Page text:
The FJC Validation utilized a rigid two-segment linked-model with a joint capable of a single-degree of freedom rotation about a known axis of rotation.

This pilot used the same FJC algorithm employed in Study II (Figure 14).

Figure 13 - The Reauloux Method for calculation of the ICR. The two- dimensional coordinate positions (x-y) of two rigid segments captured at two consecutive instances in time (A1,B1) and (A2,B2). The ICR is the intersection of two lines extending at right angles from the bisection of the line joining each point from one instant in time to the next.

Figure 12 - Mechanical device built to test the ICR method. Image by: Mr. Kjell- Åke Nilsson.


In this pilot a custom-made frame was constructed which held a prosthetic foot in place above a surface which rotated in the pitch direction (toes-up/toes-down). The foot was mounted on a sliding track which moved in the inferosuperior direction and was loaded with a mass of 80 kg (Figure 12).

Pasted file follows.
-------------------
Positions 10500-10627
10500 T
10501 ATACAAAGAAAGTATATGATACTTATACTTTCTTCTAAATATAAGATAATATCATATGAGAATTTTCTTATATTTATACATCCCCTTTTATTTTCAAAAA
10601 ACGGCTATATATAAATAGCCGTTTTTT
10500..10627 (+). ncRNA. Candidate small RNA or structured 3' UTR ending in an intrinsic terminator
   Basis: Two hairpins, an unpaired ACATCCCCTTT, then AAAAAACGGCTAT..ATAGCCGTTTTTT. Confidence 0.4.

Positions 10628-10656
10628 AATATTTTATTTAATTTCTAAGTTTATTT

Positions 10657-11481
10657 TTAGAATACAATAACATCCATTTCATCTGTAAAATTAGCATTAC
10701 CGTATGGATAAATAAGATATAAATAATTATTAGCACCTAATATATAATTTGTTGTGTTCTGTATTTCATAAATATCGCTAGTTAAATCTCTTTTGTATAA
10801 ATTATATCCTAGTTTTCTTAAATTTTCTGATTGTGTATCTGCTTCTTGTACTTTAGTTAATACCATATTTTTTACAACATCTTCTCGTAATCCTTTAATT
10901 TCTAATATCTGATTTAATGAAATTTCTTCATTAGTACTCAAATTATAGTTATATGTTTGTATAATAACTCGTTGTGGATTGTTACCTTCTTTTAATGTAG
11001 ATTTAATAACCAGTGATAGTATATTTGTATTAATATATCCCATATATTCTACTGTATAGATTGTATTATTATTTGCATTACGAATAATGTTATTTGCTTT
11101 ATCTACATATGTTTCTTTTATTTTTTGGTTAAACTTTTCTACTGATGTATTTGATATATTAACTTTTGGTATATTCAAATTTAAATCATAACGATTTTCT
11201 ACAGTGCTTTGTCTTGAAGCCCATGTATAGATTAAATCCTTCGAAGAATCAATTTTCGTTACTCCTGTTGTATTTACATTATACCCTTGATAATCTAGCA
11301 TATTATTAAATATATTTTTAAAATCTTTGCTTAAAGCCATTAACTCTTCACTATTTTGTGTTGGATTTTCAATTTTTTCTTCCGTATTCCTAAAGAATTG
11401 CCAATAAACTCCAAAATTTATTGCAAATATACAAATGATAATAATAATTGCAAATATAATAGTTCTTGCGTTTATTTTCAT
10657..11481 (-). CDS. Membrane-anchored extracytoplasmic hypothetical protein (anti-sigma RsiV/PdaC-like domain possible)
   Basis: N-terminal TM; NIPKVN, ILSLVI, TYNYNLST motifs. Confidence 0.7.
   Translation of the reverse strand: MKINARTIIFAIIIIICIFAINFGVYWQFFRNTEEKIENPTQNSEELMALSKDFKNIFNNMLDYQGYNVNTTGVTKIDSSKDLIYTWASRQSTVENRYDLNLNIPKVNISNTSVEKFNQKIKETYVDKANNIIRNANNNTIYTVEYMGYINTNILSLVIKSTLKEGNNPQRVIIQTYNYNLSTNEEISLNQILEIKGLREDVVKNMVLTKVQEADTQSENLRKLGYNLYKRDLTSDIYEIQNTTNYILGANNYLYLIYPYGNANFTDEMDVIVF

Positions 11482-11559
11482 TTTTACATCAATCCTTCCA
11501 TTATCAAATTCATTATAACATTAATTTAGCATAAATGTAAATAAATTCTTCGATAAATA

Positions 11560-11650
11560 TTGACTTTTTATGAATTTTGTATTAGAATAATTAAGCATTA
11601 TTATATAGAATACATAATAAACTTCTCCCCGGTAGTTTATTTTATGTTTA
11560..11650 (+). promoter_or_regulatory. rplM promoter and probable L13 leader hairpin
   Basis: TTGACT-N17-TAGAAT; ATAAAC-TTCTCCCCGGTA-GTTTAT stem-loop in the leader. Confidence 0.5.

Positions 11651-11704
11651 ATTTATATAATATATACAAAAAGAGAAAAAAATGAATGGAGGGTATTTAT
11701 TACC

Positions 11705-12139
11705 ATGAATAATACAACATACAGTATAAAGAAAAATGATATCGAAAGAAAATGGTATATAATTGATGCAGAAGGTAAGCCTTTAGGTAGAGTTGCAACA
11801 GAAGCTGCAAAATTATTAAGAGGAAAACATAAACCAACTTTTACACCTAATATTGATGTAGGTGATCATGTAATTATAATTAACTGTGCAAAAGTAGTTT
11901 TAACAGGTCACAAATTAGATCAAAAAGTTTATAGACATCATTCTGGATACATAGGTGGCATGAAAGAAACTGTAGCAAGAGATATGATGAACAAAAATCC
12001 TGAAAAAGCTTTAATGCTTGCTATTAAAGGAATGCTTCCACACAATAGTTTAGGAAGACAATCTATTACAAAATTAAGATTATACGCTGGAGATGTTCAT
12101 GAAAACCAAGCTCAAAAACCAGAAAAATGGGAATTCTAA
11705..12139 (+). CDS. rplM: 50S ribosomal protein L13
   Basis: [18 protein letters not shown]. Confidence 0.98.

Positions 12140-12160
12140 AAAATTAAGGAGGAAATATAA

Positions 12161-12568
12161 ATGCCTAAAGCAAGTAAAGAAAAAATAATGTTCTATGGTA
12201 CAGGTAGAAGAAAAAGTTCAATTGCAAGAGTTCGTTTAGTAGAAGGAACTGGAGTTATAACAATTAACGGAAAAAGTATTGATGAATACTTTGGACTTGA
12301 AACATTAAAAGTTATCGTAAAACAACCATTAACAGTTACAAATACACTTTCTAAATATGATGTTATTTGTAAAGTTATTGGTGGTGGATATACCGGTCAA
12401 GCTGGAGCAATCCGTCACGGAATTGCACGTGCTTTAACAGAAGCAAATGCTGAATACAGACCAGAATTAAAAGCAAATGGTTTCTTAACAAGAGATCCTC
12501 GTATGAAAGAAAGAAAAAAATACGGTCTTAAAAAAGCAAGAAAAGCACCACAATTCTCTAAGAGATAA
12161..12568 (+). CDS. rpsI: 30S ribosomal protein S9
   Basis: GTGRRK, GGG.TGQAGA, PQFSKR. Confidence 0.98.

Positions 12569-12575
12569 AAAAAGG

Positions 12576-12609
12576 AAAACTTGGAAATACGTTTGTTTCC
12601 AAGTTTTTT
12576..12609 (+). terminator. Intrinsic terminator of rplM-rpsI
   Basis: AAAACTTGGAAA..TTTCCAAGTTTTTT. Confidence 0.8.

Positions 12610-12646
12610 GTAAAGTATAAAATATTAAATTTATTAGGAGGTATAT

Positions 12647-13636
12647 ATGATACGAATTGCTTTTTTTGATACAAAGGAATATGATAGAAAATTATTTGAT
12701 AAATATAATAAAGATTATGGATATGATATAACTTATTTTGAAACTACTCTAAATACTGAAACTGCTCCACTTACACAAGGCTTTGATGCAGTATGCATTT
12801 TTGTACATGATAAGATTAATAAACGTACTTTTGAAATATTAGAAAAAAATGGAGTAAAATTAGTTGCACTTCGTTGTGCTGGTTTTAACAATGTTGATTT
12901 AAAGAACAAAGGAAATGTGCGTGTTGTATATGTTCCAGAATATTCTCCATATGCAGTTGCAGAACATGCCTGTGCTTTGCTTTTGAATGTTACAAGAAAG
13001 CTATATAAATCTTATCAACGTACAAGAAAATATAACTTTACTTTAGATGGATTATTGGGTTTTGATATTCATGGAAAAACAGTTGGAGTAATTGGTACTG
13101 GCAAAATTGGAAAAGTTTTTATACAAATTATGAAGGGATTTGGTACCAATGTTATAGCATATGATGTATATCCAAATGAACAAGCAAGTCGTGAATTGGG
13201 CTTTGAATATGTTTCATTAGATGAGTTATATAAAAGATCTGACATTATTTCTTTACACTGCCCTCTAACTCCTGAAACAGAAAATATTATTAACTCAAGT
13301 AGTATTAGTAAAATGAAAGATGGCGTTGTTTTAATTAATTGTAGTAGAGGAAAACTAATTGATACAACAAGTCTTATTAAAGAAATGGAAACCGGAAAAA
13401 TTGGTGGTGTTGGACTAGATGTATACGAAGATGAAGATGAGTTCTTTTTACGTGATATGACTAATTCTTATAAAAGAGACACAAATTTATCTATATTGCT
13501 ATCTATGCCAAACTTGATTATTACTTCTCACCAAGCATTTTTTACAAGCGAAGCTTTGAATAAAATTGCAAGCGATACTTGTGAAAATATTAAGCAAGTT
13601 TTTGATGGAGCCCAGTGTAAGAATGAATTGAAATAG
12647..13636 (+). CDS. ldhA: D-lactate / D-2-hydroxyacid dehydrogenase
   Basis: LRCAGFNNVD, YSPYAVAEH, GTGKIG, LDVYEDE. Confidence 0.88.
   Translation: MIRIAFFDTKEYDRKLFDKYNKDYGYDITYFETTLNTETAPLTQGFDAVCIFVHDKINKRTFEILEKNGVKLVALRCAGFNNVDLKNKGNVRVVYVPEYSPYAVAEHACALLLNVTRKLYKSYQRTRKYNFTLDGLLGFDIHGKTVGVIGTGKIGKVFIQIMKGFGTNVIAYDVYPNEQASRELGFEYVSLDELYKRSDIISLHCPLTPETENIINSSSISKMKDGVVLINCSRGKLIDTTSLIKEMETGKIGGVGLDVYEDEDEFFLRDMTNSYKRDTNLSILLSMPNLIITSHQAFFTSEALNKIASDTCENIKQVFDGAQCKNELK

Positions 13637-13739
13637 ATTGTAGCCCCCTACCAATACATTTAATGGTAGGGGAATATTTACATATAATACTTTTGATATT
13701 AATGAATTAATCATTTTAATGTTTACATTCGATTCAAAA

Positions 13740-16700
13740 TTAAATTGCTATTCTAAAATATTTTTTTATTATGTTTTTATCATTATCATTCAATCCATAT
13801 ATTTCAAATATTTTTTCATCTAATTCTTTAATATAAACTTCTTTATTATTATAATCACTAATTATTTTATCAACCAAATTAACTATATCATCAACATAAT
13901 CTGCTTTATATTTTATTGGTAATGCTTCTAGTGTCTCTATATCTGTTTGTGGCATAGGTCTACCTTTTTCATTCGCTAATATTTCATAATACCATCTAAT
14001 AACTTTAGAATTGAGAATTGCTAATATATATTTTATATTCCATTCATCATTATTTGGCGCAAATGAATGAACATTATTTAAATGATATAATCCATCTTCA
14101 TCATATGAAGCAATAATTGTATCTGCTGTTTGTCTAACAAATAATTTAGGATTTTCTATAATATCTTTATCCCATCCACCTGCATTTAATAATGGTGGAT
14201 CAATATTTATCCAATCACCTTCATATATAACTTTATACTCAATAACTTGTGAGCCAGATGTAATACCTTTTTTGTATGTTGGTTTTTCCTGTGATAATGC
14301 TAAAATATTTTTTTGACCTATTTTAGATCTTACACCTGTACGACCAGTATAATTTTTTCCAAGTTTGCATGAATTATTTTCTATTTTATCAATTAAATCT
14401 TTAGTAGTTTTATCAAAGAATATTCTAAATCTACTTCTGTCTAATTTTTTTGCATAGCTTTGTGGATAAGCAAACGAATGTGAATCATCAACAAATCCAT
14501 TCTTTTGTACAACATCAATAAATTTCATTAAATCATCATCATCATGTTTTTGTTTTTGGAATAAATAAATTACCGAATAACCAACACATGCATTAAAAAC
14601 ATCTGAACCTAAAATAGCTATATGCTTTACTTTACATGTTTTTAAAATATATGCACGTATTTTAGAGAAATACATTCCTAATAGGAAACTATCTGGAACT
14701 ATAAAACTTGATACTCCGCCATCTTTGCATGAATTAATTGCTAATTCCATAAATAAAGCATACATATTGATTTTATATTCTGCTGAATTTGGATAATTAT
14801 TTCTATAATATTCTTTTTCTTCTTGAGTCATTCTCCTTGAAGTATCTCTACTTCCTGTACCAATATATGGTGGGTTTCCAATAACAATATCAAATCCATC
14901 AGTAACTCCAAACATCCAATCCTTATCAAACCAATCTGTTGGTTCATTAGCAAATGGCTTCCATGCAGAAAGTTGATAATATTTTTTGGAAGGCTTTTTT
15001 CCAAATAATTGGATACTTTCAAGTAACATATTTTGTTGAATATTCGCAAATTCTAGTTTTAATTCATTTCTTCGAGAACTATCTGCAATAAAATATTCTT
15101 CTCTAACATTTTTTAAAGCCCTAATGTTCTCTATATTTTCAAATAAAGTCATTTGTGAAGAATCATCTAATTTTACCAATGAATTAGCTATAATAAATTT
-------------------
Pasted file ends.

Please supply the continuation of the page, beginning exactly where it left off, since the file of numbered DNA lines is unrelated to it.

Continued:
With a prosthetic foot mounted in the frame, and having positioned reflective markers on the prosthetic ‘shank/foot’ (Figure 11), a pitch rotation of the prosthetic foot was elicited in the sagittal plane to rotate it through a RoM. The Reauloux Method was used to calculate the position of the instantaneous centre of rotation (ICR).

The geometric Reauloux Method used the

x-/y-component position for the markers for filtered data points from two consecutive instances in time (120 Hz) in the pilot testing. A line connecting the two consecutive points is bisected, with a line projecting at a right angle from this point. For this calculation two points from the same segment are required to be tracked. The full algorithm was written in Visual Basic for Applications (Microsoft Corporation Inc., USA)